Legislation will also drive changes, with biocides, medicines and animal welfare all being hot topics. The latter is especially important for retailers, as it will force them to offer more information to consumers. This has to be looked upon positively as it will help consumers to be more successful, keep them in the market for longer and provide the opportunity to sell a wider range of products.
GCU: How has your marine range been greeted by the market?
RB: We have been delighted with the response. It has given us every assurance that a range of products that are simple to understand and use, but highly effective, is what the trade and consumer are looking for. As this part of the industry grows, consumers need good-quality products from trusted brands, to help them gain success with their marine aquariums. A major investment has been made into relaunching our marine lines and it looks like that investment is already starting to pay off for us and our trade customers.
GCU: How are you getting your message out to those who have never kept fish before?
RB: There are plenty of people keeping fish for the first time but, as an industry, we are not keeping them in the hobby and managing them well. According to OATA [the Ornamental Aquatic Trade Association], an astounding 50 per cent give up in just three years and 75 per cent in six years. We have to do everything we can to reduce this turnover and the most effective way is by offering consumers what they want – healthy fish and clear water. Only by making aquarium or pond ownership more pleasurable will we see a turnaround in this trend.
This is an industry-wide problem that requires us all to consider how best we can move the market forward. Especially in these difficult economic times, retailers need to think carefully before being tempted by cheaper products that might offer short-term profits, but only at the expense of their long-term customer base. All our research suggests that the majority of customers want products that work well, and that they are prepared to pay for this. If poor-quality products are used, they are more likely to have problems and drop out of the industry. Hence, our response to the current market situation is to invest heavily in product development and providing marketing support. For example, we have recently made improvements to many of our core products, including TetraMin, TetraFin, AquaSafe and Pond Foods. Our philosophy is to continually put money into product quality and brand-building, to ensure Tetra continues to lead the market for years to come, offering a source of regular, profitable sales for our trade customers.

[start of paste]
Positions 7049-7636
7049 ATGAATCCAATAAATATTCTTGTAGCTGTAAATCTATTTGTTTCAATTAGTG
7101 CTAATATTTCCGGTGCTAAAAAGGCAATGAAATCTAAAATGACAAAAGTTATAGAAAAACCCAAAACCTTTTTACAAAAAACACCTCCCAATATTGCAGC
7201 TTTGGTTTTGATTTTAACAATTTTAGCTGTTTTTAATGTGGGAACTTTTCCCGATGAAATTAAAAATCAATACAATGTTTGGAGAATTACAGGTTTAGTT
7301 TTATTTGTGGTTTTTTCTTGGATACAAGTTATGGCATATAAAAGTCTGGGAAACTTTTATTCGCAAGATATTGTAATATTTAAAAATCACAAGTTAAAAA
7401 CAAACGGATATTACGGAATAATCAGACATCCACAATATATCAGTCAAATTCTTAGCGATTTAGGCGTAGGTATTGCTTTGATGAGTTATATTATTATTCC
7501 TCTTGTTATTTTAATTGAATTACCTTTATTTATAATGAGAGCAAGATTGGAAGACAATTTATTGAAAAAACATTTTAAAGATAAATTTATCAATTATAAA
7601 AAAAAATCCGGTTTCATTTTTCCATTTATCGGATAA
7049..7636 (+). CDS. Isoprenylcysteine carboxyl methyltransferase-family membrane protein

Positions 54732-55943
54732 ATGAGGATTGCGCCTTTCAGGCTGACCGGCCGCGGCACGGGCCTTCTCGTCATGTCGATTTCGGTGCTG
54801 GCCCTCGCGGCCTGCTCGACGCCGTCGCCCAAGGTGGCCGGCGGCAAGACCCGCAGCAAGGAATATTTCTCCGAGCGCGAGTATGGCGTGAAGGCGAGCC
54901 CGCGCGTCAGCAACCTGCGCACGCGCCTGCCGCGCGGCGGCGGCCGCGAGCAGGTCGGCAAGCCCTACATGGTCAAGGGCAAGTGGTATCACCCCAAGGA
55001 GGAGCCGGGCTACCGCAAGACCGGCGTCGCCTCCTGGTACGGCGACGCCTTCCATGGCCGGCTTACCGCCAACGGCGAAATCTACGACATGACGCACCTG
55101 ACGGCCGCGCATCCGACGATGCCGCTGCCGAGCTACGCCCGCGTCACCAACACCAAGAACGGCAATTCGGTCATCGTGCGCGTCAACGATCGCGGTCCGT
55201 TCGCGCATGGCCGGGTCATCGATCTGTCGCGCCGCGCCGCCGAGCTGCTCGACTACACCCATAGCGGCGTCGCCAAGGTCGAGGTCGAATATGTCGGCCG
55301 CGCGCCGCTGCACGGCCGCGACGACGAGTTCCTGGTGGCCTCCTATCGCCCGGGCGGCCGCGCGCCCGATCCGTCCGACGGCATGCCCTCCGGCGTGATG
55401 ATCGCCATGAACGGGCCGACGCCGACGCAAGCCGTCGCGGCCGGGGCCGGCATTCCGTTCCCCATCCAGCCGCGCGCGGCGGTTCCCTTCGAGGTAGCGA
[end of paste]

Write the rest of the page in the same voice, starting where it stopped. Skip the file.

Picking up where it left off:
GCU: What attracts new fishkeepers into the hobby?
RB: From children up to adults, people are drawn into the hobby because of the beauty of the livestock and a fascination with fish. It is this fascination that we need to capture and maintain.
In this vein, this year Tetra launched improved versions of two of its bestsellers – TetraMin and TetraFin. Each has been enhanced to deliver even better performance in a highly competitive marketplace. The aim was to deliver significantly improved food utilisation and minimise fish waste compared to former formulas. This means better nutrition for the fish and less waste polluting the water. So, if fishkeepers can see that their fish are healthy and that their water stays clean for longer, they are likely to get more enjoyment out of the hobby, find it less hassle and stay in it longer.
We need to remember why so many people decide to keep fish as opposed to other types of pet. It’s because they think fish will be less of a commitment than, say, a cat or a dog. While this is true, they still need to get something back from caring for their fish and if all they get is a murky-looking tank, they won’t keep at it for long. We also have a duty of care to the fish and to help the owners do the best they can for their pets. The Animal Welfare Bill is now forcing us to do more, but we should as standard do as much as we can to help fishkeepers enjoy their pets. The best way to do this is by selling them good-quality products that do the job they say they will, and to provide helpful information and advice.
If we don’t do more to help ourselves, we will find each year tougher and tougher – particularly as we are in an economic slowdown. So there isn’t a better time to focus on the one thing that matters: making fishkeeping child’s play.
For further information telephone 08700 554020 or visit http://www.tetra-fish.co.uk/ HALLS 6-8, STAND C10/D11